What happens after Probate?

What happens after Probate?

Once it has been determined that a Grant of Representation is required and it has been obtained, it is now time to deal with the assets of the estate.

The first step is for the executors to decide what to do with each asset. Any assets that have been specifically gifted to a beneficiary will be given or transferred into the name of that beneficiary. Any asset that is not specifically gifted forms part of the balance of the estate. Generally, bank accounts and investment accounts are closed, and funds are transferred either into a lawyer's trust account or into a bank account set up in the name of the estate. Real estate and shares can be either sold or transferred into the names of the beneficiaries under the Will. Financial and tax advice needs to be sought before deciding whether to retain or sell assets.

Executors are also responsible for ensuring any debts the deceased may have had prior to their death be paid first before distribution to the beneficiaries.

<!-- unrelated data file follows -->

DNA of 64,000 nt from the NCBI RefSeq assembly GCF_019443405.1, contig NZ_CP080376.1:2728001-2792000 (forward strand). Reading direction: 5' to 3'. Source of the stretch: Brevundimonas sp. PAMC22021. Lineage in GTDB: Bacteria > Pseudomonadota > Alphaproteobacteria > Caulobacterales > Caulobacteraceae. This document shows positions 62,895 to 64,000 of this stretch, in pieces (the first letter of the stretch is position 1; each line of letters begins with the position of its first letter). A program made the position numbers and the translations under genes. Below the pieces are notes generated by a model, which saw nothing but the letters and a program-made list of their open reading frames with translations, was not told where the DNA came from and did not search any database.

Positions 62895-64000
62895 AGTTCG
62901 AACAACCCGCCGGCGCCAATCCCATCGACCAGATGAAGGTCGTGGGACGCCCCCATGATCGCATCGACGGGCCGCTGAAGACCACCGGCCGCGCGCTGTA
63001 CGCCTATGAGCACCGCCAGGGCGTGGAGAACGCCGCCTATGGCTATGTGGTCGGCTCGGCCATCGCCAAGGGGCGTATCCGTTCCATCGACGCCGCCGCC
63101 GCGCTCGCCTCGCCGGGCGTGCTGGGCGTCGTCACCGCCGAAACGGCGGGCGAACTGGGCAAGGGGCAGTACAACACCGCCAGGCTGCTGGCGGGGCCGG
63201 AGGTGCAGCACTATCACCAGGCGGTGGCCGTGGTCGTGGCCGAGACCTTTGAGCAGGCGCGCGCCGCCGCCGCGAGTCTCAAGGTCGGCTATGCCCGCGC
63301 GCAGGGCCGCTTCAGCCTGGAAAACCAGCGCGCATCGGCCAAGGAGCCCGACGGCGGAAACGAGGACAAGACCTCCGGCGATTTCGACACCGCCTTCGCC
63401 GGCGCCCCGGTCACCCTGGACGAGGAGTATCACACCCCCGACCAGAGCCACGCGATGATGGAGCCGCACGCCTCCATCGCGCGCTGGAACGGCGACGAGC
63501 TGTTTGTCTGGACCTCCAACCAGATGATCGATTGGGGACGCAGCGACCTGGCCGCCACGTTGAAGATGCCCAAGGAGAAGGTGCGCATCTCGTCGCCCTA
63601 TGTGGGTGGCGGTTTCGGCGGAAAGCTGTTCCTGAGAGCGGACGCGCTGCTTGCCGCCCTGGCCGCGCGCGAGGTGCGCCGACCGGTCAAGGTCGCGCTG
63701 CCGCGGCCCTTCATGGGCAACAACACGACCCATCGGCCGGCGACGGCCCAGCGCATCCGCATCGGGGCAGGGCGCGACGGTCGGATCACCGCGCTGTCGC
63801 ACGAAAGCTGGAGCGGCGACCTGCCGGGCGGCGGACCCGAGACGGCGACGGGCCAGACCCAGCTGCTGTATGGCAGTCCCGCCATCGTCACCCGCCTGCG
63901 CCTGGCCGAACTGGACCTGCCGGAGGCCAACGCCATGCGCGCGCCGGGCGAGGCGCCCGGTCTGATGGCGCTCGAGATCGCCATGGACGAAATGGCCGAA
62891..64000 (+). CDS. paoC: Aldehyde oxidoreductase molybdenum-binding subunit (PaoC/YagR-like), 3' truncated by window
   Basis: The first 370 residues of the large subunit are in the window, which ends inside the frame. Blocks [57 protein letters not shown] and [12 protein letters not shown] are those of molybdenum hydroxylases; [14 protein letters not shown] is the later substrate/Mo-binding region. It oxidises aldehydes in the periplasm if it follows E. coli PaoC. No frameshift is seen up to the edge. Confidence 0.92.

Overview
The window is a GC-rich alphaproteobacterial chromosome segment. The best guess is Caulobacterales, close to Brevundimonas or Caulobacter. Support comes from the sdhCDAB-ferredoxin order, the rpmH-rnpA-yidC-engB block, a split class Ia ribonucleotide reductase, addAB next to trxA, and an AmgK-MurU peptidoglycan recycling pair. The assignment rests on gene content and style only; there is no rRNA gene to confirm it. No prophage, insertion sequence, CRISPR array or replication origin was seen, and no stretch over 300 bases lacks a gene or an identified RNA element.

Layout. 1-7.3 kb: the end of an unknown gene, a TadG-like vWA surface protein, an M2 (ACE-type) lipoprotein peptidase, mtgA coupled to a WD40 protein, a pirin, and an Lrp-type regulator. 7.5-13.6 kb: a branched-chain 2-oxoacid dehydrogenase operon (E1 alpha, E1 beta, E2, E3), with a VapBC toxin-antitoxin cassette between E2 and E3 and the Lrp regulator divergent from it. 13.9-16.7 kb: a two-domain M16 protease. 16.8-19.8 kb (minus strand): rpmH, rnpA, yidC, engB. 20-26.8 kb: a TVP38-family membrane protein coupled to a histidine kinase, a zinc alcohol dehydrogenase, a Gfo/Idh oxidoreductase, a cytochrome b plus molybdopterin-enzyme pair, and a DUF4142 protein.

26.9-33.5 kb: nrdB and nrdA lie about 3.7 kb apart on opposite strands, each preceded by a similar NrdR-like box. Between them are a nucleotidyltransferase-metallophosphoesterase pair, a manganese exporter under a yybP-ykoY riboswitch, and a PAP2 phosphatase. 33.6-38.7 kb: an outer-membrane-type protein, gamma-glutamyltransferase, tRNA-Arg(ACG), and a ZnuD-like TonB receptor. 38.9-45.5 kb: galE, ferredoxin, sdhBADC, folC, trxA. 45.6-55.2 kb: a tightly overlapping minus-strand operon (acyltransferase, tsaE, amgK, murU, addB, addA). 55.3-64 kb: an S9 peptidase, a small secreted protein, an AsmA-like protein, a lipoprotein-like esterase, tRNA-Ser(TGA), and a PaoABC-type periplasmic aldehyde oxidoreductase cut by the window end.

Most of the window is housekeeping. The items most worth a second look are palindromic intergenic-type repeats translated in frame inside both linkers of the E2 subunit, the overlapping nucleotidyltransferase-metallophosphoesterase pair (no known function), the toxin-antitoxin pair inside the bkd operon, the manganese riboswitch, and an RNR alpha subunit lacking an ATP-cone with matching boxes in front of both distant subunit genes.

A final tax return may also be required and if the estate earns taxable income during the initial stage of administration, then an estate return will be required.

We always recommend distribution of the estate does not occur until a period of six months has passed since the date of the Grant of Representation. This is the period in which the Will is open to challenge, and if there is a challenge during this time and the assets have been distributed, the executors can be personally liable for replacing them.

Provided there is no Will challenge during the six-month period and all the assets of the estate have been transferred into the estate and debts have been paid, then distribution can be made to the beneficiaries.

Ensuring that an estate is administered correctly often requires the advice and assistance of both legal and financial professionals. If you have been appointed as an Executor of a Will, please reach out to one of our lawyers and we can assist you.

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